The child sacrifices to Molech had more to do with bartering with god than with repentance for sins or faith.  Abraham, in contrast, was the patriarch of faith, and the Bible implicitly says that the command to sacrifice Isaac was about Abraham’s faith (interesting since Isaac was old enough to have resisted Abraham, but he didn’t). 

 

Abraham’s faith was tested when God asked Him to sacrifice Isaac.  But what does child sacrifice really have to do with faith? 

 

Hebrews 11 explains why he got so much credit for his faith in the story of sacrificing Isaac:

 

Hebrews 11:17-19, “By faith Abraham, when he was tried, offered up Isaac: and he that had received the promises offered up his only begotten son,  Of whom it was said, That in Isaac shall thy seed be called:  Accounting that God was able to raise him up, even from the dead; from whence also he received him in a figure.”

 

Abraham believed God would make his son live, no matter what.  God also knew when Jesus gave His life that there would be a resurrection.  Jesus knew about it, and told His disciples to expect Him to come back on the third day. 

 

Even if Abraham just believed Isaac would not stay dead, we might think that he was self-deluded and irrationally hopeful rather than a man of great faith, unless God gave Abraham a strong reason to believe this.  Did He? 

 

Abraham had some difficulties believing God’s plan for him.  Years into the covenant and promises, Abraham and Sarah still hadn’t born any children.  So Abraham tried things his own way, siring Ishmael through Hagar, his wife’s slavewoman.  God made it quite clear that He had promised a son through Sarah, and that Ishmael was not the heir. 

 

Then Abraham believed God, but Sarah doubted until she conceived Isaac.  God reiterated that the promise to make Abraham many nations, to bless the world through his Seed, (the Covenant) was through Isaac:

 

Genesis 17:15-16, 19, “And God said unto Abraham, As for Sarai thy wife, thou shalt not call her name Sarai, but Sarah shall her name be. And I will bless her, and give thee a son also of her: yea, I will bless her, and she shall be a mother of nations; kings of people shall be of her. And God said, Sarah thy wife shall bear thee a son indeed; and thou shalt call his name Isaac: and I will establish my covenant with him for an everlasting covenant, and with his seed after him.”

 

They gave birth to a son.  So Abraham had learned his lesson about doubts.  He knew that either God would intervene, or God would raise Isaac back to life.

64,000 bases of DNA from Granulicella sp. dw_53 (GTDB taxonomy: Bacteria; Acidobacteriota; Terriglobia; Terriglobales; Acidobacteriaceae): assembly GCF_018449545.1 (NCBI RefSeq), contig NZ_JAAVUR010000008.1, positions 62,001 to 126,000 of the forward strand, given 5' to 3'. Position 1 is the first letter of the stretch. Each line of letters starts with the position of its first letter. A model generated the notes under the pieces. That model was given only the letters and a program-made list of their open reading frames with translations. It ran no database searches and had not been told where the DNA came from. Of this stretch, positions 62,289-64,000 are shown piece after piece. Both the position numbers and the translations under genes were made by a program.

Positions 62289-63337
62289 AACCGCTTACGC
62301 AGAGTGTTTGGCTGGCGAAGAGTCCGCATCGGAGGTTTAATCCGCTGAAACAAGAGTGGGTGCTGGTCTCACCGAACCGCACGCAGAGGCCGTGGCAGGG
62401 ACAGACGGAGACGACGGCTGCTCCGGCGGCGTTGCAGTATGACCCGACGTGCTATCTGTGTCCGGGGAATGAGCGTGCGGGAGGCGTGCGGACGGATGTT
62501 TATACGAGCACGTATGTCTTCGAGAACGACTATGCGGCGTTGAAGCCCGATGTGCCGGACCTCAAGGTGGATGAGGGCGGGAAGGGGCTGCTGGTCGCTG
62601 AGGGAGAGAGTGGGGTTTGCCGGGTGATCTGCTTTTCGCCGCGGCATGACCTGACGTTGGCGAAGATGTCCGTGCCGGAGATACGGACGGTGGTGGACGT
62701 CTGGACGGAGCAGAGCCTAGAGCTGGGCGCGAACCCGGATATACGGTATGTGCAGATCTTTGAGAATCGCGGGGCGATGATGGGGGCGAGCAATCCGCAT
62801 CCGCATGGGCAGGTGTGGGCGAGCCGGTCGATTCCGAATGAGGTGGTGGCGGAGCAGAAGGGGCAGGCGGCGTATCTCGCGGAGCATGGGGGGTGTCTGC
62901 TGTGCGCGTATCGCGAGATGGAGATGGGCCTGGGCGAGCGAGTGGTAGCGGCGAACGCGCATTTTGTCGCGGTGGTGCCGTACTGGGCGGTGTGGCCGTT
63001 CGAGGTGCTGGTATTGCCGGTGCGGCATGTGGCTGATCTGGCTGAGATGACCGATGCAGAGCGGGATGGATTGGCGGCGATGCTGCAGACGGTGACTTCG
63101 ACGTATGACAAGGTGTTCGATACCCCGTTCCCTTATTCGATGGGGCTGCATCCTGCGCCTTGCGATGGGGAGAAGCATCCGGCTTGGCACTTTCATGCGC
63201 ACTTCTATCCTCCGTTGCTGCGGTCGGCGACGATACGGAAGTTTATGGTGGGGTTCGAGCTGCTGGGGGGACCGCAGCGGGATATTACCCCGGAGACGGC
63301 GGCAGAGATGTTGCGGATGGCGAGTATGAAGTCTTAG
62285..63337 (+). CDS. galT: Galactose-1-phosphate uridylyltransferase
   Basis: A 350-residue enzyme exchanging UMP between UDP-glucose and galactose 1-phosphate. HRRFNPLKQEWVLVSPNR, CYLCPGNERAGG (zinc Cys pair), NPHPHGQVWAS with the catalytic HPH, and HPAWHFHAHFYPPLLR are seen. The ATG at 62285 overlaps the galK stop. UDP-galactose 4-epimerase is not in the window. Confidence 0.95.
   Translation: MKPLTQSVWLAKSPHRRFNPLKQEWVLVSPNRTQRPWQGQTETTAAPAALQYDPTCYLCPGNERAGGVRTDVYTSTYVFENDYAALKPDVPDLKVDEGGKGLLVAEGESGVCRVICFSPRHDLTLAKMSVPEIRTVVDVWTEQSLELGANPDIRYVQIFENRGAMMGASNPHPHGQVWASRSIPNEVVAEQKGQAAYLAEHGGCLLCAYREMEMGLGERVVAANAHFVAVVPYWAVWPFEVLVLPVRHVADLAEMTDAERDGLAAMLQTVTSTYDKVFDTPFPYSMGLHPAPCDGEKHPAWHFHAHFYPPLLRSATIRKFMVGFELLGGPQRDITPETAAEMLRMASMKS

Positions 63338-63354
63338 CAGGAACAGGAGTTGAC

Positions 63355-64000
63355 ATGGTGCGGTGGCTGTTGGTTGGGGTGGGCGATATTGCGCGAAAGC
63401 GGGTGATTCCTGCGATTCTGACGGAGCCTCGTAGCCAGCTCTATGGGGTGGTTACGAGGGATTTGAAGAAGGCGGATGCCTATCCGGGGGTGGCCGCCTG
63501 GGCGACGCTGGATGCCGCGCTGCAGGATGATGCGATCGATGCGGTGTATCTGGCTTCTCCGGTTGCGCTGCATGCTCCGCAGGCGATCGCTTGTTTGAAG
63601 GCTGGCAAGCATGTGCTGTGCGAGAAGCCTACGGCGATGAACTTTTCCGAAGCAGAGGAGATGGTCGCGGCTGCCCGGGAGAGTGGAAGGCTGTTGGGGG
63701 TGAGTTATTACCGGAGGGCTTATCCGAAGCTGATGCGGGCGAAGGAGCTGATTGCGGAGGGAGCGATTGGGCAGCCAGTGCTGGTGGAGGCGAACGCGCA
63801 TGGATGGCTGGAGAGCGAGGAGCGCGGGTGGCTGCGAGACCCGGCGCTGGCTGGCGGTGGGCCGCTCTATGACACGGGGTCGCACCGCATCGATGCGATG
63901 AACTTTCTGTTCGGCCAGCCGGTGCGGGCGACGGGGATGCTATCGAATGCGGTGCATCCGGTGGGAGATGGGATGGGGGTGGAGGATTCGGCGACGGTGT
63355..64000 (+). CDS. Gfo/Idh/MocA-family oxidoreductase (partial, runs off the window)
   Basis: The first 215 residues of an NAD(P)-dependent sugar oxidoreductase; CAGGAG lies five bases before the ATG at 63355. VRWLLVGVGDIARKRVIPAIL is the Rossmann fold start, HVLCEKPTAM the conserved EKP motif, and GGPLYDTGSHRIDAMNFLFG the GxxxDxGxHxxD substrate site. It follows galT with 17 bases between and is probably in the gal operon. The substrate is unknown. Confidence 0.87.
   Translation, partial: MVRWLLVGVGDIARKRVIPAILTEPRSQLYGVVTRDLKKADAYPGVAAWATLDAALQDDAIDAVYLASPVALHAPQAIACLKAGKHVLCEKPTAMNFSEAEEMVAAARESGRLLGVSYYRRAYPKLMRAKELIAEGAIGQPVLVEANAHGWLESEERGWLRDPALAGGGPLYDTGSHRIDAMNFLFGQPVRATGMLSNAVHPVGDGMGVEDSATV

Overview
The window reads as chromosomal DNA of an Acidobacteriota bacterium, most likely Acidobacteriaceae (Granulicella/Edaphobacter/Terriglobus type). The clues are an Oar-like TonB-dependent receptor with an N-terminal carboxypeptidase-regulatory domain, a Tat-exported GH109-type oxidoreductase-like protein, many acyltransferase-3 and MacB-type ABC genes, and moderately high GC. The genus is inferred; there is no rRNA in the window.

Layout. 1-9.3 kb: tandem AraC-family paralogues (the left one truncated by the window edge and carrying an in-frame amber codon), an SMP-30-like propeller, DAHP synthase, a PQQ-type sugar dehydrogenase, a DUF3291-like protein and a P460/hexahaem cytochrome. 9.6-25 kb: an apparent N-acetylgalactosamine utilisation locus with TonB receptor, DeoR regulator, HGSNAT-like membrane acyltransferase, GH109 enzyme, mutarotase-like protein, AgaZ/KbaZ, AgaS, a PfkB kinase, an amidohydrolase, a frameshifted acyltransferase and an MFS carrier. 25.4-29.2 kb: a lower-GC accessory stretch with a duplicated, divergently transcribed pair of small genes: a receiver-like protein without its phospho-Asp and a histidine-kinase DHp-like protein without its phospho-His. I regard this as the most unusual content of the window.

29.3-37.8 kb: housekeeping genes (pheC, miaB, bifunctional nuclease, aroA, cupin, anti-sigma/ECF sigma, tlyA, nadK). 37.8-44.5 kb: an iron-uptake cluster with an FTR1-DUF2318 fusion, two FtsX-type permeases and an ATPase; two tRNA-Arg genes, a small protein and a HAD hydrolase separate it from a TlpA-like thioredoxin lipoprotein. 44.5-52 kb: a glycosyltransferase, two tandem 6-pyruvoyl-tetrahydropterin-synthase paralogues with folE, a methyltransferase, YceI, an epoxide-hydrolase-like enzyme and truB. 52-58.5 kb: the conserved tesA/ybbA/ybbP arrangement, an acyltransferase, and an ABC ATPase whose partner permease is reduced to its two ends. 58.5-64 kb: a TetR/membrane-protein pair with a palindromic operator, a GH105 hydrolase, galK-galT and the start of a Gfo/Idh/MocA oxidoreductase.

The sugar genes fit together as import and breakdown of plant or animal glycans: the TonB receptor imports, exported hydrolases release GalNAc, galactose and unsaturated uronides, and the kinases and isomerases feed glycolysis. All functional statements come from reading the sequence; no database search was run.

Abraham knew that God’s command (to sacrifice Isaac) could not supercede God’s promise (to make Isaac into many nations).  This point is made in Galatians:

 

Galatians 3:17, “And this I say, that the covenant, that was confirmed before of God in Christ, the law, which was four hundred and thirty years after, cannot disannul, that it should make the promise of none effect.” 

 

The just always lived by faith. 

 

In Abraham’s willingness to sacrifice his son, I see a vivid example of God’s plan for salvation depicted in the story of the Sacrifice of Isaac. 

  • The promise was from God, and He would keep it. 
  • The son was miraculously given by God. 
  • The command was God’s. 
  • The faith was in God. 
  • And the substitute sacrifice was God’s. 

To God be all glory,

Lisa of Longbourn

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Ten

Ten babies died today. 

No scientists are desperately searching for a cure to their cause of death. 

No autopsies were done to determine time of death.  No one even writes a death certificate. 

 

This is because the babies were never born. 

 

But they are not in my imagination.  They are not less than babies, or less than people.  Death.  Huge, permanent loss whose repercussions we can’t even project, yet not one is even given a funeral, but that does not mean they are not mourned. 

 

Ten witnesses stood today. 

We desperately pleaded for their innocent lives, and grieved their slaughter. 

We were on our knees until end of life, with hands held out begging: we were gathered for life this morning. 

 

This is because the babies were conceived, given by God for a purpose. 

 

But they are not remembered.  They are like so many deaths, so many days, so regular that we want to forget and so normal that we almost can.  Lives.  Tiny, mysterious existences we don’t even understand, whose potential we can’t even project, were cut short today. 

 

I cannot forget. 

To God be all glory,

Lisa of Longbourn